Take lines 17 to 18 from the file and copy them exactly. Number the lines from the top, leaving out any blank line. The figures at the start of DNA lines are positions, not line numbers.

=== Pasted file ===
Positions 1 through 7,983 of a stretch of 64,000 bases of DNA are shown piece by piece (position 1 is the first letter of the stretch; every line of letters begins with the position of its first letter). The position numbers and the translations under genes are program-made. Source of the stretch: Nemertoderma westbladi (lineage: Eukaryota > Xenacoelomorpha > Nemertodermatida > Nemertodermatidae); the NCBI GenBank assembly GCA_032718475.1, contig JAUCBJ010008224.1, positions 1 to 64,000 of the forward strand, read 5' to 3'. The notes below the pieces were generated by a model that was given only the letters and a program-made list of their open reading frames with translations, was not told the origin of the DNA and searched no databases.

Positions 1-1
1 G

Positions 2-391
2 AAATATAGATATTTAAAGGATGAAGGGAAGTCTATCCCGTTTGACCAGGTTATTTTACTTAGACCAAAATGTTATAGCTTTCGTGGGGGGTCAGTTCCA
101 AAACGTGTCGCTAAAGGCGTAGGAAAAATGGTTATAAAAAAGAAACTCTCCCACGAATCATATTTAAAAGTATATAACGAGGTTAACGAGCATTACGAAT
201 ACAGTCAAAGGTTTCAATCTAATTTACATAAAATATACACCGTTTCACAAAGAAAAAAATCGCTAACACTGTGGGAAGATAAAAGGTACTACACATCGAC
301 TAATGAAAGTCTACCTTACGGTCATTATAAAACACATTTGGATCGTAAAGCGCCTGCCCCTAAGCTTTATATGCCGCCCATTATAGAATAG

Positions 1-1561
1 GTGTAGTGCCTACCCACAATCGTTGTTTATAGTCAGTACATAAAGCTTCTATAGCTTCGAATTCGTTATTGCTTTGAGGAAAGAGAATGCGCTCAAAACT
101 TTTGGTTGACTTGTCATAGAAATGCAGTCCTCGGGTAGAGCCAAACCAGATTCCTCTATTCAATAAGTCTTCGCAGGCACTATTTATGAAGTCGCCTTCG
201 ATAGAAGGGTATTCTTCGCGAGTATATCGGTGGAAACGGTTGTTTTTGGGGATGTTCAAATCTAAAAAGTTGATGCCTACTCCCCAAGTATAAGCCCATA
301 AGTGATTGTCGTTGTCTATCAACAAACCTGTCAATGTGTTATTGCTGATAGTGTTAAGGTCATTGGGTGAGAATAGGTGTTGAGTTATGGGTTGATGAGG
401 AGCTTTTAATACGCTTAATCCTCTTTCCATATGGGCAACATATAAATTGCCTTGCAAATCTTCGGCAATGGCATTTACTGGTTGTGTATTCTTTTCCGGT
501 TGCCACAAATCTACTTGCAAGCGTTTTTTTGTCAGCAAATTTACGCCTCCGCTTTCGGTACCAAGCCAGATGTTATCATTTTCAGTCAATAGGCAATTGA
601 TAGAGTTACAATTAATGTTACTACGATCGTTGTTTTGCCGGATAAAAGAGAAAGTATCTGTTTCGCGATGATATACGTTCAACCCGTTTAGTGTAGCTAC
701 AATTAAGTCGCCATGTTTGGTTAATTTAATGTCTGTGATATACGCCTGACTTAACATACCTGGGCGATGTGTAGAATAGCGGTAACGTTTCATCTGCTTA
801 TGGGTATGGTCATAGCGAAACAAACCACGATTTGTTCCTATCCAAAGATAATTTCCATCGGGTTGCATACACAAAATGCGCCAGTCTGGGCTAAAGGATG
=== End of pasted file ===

701 AATTAAGTCGCCATGTTTGGTTAATTTAATGTCTGTGATATACGCCTGACTTAACATACCTGGGCGATGTGTAGAATAGCGGTAACGTTTCATCTGCTTA
801 TGGGTATGGTCATAGCGAAACAAACCACGATTTGTTCCTATCCAAAGATAATTTCCATCGGGTTGCATACACAAAATGCGCCAGTCTGGGCTAAAGGATG